Happy Cheese Makers Since 1978
$6.95
$6.95
In Stock

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    Add this to light cream for a delicious Creme Fraiche that may be served fresh or used in cooking. When drained slightly, it will even produce a creamy Mascarpone cheese.

    CULTURE INCLUDES:
    lactose, (LLC) lactococcus lactis subsp. cremoris, (LL) lactococcus lactis subsp. lactis, (LLD) lactococcus lactis subsp. biovar diacetylactis, microbial coagulant enzyme.

    YIELD:
    Each packet will set up to 1 quart with a yield of approximately 1 pound.

    DIRECTIONS:
    Heat 1 qt. pasteurized light cream or 1/2 & 1/2 to 86ºF. Add and mix in 1 packet, let set at room temperature, undisturbed, for 12 hours or until thickened (as in yogurt).

    For a thicker texture ladle the curd gently into a butter muslin lined colander, hang and drain 6-12 hours. Refrigerate and enjoy!

    STORAGE: Keep packages in the freezer, they will last up to 2 years.

    DISCOUNTS: If you really love these you can buy 12 or more (5 packs) and you will receive our price break of $4.00 for each 5 pack.

    NOTE: Our recipe (on the package) calls for Butter Muslin (U2)

    Q. I am having trouble finding light cream to make some of the recipes. Can I use half and half or heavy cream in place of light cream?

    A: Below are the fat contents for different creams. You can modify the amount of cream added according to its fat content. i.e. Half and half is about half the fat of light cream so you would need to use 2x as much half and half as you would light cream.

    Type of Cream %Fat
    Heavy Whipping Cream 36-40%
    Light Whipping Cream 30-36%
    Light or Coffee Cream 18-30%
    Single Cream 20%
    Half and Half 10.5% (10-18%)
    Sour Cream 18-20%
    Whole Pasteurized Milk 3.25%

    FREQUENTLY ASKED QUESTIONS AND GENERAL INFORMATION

    Tip from a customer!!
    "Just a tip for long incubations requiring temperatures of 86-100F: If your oven has a Proofer setting, you can use that. If not, you can use a poor mans proofer, in which you boil 2 cups of water in a pot or large glass measuring cup, cover it and put it in the oven for 15 minutes while you heat your milk. Remove the pot and put in the cultured milk. The oven will stay a balmy 92-96F for hours!!"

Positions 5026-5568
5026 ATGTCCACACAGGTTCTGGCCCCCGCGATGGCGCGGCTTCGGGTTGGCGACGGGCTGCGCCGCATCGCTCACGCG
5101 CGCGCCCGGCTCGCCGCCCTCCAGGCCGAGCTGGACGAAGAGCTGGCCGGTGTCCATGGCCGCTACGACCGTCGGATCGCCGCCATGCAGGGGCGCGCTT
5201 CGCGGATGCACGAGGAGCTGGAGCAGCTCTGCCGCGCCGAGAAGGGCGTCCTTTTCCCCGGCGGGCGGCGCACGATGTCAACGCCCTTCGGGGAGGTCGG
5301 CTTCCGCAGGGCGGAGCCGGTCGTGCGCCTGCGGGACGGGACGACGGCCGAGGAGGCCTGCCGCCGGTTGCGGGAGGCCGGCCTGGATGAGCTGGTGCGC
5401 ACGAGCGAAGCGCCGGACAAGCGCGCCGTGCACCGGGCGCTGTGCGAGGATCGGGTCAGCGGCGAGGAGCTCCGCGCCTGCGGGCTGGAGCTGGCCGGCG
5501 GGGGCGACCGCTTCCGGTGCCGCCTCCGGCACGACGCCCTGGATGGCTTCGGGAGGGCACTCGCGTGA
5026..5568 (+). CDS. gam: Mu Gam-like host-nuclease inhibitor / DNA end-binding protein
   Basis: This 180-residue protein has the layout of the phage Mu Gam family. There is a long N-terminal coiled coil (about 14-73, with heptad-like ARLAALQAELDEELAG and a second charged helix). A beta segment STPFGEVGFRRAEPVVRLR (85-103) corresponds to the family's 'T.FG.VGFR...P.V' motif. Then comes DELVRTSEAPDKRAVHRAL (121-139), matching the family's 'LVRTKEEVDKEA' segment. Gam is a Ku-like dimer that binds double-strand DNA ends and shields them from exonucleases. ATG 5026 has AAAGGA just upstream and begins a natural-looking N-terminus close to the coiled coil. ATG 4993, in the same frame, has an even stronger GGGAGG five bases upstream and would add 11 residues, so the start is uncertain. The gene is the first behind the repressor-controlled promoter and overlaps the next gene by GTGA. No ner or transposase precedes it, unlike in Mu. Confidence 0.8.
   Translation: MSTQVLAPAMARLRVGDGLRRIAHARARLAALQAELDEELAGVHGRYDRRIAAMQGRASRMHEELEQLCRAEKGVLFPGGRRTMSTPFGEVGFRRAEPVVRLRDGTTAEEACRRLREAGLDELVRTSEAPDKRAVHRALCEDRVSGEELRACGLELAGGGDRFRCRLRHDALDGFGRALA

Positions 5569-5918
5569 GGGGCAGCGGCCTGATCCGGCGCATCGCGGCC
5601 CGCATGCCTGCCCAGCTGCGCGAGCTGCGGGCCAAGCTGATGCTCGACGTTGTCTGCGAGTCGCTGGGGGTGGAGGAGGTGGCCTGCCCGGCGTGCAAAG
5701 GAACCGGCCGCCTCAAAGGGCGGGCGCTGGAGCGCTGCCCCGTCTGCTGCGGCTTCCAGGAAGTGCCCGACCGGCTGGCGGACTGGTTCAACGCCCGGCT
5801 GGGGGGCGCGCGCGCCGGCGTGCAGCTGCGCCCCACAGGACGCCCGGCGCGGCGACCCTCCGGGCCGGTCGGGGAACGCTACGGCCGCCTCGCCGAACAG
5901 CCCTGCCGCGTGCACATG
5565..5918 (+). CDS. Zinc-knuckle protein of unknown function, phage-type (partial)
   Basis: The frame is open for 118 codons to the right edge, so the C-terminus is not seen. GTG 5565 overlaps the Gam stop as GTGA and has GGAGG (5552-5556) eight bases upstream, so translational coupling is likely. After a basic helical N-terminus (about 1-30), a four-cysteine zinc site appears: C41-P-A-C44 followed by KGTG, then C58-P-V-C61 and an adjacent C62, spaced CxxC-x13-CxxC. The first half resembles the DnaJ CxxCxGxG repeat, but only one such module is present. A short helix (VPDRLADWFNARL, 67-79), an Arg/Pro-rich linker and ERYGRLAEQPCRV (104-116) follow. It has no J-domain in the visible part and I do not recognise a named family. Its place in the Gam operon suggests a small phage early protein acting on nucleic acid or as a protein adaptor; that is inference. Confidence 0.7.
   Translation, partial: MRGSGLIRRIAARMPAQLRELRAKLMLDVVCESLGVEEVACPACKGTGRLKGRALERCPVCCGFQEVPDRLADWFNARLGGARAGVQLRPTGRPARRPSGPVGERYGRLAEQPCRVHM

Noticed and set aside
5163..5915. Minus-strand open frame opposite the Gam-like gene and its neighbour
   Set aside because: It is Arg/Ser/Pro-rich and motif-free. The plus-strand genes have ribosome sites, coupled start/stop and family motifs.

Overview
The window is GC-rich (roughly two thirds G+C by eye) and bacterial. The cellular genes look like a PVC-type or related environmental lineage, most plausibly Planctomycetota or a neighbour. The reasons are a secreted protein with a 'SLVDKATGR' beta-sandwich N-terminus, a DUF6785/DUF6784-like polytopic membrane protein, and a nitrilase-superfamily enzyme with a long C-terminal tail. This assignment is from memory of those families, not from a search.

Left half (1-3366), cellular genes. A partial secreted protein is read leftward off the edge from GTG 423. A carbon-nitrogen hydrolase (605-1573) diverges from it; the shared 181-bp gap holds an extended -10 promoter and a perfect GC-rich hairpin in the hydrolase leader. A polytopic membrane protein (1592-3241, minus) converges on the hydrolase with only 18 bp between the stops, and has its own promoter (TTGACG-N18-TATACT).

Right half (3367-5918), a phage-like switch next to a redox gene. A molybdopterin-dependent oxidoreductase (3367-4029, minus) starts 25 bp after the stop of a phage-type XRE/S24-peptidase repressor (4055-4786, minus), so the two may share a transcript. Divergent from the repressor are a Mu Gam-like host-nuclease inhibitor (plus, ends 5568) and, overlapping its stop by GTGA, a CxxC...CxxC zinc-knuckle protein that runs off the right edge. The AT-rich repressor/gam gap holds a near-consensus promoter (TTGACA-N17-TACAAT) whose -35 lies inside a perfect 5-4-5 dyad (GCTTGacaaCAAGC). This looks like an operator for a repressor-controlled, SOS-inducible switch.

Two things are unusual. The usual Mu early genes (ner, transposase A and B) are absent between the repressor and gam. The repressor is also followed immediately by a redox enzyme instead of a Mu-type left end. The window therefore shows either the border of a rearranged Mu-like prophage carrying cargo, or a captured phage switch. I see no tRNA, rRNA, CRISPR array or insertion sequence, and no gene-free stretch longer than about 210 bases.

Jim, our tech man, had this to add: There are many other ways to do this as well. Mine is to use an insulated cooler with bottles of warm water to hold the temps. This will keep your oven open for use and you can move the cooler out of the way.



    Q.
    I purchased the Creme Fraiche culture recently and noticed that it calls for half-and-half and butter muslin. My questions are:

    1.)Why do I need to use butter muslin? No other internet-cited recipes use this.

    2.)What is significant about the 86 degree temperature specified and what are the consequences of going above or below that temperature?

    A. The muslin is used for draining to get a thicker product. The 86F is because these bacteria work best in a very narrow temp range and this is where they will do their best work. Too hot or too cool and the process will change. Higher temps will develop too much acid too quickly and lower temps will slow or stop the process while allowing other, less beneficial, bacteria do their work.

    Yes

    No

    Allergens

    Description of Components


    X Wheat
    X Other Cereals containing gluten
    X Crustaceans
    X Eggs
    X Fish
    X Peanuts
    X

    Soybeans

    X Milk (including lactose)
    X Nuts
    X Celery
    X Mustard
    X Sesame Seeds
    X Sulphur Dioxide & Sulphites (> 10 mg/kg)
    X Lupin
    X Mollusks
    X Corn corn derived ingredient
    Based on 14 Reviews
    Rating:

    Pros:
    • none
    Cons:
    • see no need for this product
    From: north central AR

    WHY?

    Disappointed in this. Tastes like a very mild sour cream. If I want sweet I'll use whipping cream, if I want tart I'll use sour cream. Perhaps I'm missing something here?

    Rating:

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    From:

    great

    Love it came out great

    Rating:

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    From: Calgary, AB, Canada

    Update on second attempt